History of Cable TV

In the early 20th Century, inventors were working hard to create a way to broadcast images over the airwaves to be received and viewed. The idea came from the invention of the radio which used a transmitter to send out audio signals. As early as 1928, the first over air broadcasts began on an experimental basis, and with continued work on this concept, the first television stations and television sets started to be introduced by the early 1940’s.

The spread of television programming started, and by the 1950’s and 1960’s, television sets began to appear in more homes. However, the broadcasting was limited by technology as well as geography. Television sets relied on the use of antennae either on the set itself or on the roof of a home. However, if you were in a rural area, mountainous area or even in a heavily populated urban area with large buildings, receiving the television signals could be quite a challenge.

Because of the difficulty of some people receiving regular broadcast signals because of the geography of the area, cable television first came on the scene during the late 1940’s in a very limited area. The first cable television broadcasts came about because of people not being able to receive over the air broadcasts. As an alternative to regular broadcast and cable broadcast, satellite broadcast would offer premium channels without requiring hookup to a cable network using coaxial cable. Soon, HD content became a demand. Satellite and cable broadcasting would require improved connections to the TV, such as HDMI cable. Since these modest beginnings, the industry of cable television has seen a tremendous boom.

Over the course of time, cable television has evolved into a major force in the television industry. Through pioneers such as Ted Turner and his creation of the Superstation WTBS which became one o the first stations distributed across the county. Another pioneer is Charles Dolan, whose company introduced the variety of movies and special programming of HBO to the world. And in the area of sports, ESPN became the first network to television sporting events and other sporting programming around the clock.

With the growth of the internet, many television networks offer their shows online. This allows them to increase their reach and let watchers view the shows on their own time. These shows can be enjoyed on networks' websites or through services such as Netflix or Hulu. Even though TV on the internet offers the luxuries of watching when you want and with fewer commercials, many people still miss the feeling of using their TV and couch rather than a monitor and office chair. To help with this situation, PC to TV converters were developed to bridge the gap. Some of these converters combine technological advancements like the HDMI protocol to more easily and more powerfully interface computers and HDTVs.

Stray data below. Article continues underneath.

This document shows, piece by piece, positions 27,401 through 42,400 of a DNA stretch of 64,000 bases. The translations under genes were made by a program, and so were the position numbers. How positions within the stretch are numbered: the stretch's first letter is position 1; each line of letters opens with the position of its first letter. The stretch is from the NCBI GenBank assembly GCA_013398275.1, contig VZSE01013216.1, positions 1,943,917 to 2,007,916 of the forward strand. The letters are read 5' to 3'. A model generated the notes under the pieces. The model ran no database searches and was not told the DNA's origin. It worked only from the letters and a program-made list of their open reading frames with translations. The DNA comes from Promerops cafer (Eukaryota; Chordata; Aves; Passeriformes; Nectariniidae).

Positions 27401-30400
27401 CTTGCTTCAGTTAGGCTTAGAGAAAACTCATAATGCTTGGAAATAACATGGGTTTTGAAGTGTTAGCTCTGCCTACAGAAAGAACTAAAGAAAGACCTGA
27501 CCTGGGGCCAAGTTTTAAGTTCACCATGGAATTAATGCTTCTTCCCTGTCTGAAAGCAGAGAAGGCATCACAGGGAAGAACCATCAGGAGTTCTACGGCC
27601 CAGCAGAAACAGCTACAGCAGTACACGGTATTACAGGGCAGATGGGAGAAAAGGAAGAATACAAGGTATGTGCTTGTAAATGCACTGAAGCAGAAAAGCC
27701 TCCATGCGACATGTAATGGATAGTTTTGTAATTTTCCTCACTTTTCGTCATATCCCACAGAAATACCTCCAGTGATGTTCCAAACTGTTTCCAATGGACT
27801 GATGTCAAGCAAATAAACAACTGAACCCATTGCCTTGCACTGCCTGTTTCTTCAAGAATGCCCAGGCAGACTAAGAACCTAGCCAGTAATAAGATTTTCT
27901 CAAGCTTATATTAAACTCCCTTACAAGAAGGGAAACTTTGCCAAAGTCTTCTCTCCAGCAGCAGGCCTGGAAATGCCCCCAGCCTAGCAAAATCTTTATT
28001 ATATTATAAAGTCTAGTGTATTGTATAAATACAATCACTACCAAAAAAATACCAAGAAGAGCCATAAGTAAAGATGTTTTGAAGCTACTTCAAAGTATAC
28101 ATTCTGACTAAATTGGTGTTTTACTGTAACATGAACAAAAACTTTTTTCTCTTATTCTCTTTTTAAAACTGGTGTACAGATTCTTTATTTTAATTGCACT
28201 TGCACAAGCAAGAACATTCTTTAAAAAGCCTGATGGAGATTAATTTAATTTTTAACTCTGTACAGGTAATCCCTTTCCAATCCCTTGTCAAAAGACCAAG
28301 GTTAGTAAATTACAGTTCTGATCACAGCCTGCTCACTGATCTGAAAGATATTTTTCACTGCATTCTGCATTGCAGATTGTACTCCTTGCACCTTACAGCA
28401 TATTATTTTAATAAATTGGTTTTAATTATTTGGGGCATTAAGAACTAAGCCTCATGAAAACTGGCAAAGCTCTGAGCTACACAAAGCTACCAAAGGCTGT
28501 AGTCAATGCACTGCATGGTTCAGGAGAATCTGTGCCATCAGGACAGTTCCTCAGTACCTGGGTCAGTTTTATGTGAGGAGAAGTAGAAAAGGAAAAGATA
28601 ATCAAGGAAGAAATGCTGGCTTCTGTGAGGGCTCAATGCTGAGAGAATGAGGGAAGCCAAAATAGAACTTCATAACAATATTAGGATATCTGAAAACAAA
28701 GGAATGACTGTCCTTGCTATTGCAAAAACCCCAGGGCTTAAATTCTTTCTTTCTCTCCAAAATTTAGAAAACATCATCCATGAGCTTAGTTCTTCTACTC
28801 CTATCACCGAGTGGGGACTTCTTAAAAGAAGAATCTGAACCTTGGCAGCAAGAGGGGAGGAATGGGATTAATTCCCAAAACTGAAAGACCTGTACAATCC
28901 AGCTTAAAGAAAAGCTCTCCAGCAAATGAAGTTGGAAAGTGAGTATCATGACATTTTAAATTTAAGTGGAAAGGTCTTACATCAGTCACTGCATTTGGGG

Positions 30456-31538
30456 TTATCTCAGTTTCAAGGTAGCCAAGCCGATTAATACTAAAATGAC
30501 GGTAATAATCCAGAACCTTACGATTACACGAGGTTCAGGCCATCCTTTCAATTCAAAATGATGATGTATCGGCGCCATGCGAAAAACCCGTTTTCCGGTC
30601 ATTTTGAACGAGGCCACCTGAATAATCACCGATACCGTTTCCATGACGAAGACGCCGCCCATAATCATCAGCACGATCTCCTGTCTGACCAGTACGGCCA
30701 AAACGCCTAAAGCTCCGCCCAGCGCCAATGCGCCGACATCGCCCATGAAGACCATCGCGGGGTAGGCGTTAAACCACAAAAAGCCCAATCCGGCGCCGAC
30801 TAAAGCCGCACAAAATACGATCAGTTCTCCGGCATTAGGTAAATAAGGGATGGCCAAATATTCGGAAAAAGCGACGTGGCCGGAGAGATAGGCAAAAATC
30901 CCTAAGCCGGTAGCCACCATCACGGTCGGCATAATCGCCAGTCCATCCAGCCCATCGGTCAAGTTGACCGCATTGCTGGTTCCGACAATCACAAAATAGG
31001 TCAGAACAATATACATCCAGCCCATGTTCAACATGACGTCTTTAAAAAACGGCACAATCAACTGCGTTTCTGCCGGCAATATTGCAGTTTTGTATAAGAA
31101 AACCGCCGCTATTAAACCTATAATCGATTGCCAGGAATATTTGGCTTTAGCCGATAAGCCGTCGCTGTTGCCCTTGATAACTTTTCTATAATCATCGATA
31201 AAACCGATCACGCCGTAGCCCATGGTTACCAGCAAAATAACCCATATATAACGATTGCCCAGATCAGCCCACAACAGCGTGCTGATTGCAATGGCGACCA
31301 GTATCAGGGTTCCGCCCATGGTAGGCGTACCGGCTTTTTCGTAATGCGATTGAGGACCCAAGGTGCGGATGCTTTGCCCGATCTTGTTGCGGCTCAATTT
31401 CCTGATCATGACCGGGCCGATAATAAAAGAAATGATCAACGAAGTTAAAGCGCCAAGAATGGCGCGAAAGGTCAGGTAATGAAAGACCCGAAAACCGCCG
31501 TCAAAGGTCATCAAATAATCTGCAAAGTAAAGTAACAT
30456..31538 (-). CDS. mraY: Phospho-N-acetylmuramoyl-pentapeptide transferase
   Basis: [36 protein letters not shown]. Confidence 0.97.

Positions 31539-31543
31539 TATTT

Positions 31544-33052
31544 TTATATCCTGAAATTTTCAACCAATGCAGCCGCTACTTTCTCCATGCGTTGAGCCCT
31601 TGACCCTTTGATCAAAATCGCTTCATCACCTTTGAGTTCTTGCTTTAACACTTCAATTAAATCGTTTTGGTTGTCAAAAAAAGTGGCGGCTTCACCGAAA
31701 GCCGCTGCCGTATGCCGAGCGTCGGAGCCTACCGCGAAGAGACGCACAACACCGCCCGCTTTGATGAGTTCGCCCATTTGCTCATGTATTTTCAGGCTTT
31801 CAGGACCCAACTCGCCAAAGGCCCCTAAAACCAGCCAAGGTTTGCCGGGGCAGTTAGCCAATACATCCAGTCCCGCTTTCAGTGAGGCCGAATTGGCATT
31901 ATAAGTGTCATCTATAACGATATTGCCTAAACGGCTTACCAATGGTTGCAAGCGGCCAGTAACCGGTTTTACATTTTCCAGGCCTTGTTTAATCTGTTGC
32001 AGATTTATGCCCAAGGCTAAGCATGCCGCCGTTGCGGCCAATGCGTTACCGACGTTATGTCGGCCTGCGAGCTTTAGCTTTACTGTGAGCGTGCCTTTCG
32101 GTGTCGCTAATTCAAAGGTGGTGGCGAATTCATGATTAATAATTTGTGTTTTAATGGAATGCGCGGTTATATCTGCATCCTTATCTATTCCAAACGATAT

Today, cable television broadcasting reaches the vast majority of homes, and helps to offer a wide variety of programming choices for people of all ages, and continues to grow stronger every day.

Birth of the Television

Television and Cable Restrictions

History and Growth of Cable

Industry Pioneers

  • Robert Tarleton – Biographical information on the individual who created the first commercial cable system in 1950 in Pennsylvania.
  • L.E. Parsons – Information on the man who is thought of as the father of CATV.
  • The Freeze of 1948 – Information on the FCC freeze on granting television licenses in 1948, which helped lead to the growth of cable.
  • MTV – Information on the pioneer in presenting music videos to the public.
  • Ted Turner – Useful biographical information on the life of Ted Turner who was one of the pioneers of cable broadcasting.
  • Charles Dolan – Informative look at the creator of HBO and other cable properties.
  • Superstation TBS – A look at the first truly countrywide station that was available in all markets.
  • HBO – Ground breaking channel which presented movies, concerts, live events and more to the public.
  • ESPN – Sports pioneer which started to present 24 hour programming of live and recorded sports and other events.

The improvements and availability of broadcast television naturally led to an improvement in televisions themselves and the room they are housed in. Televisions have grown from their modest start of black and white 3-inch screens to high-definition color in as large as 80-inches today. Even with the large size of screens, televisions are hung on the wall with an LCD wall mount for a clean appearance and to minimize space. Recessed power outlets hide the cables and provide power to the seemingly floating screen. Home theater equipment gets hidden in a seperate cabinet, which utilizes ir extender to ensure the remote's signal is received. Surround sound is the coup de grace to fully engulf the audience in a complete audio, video experience.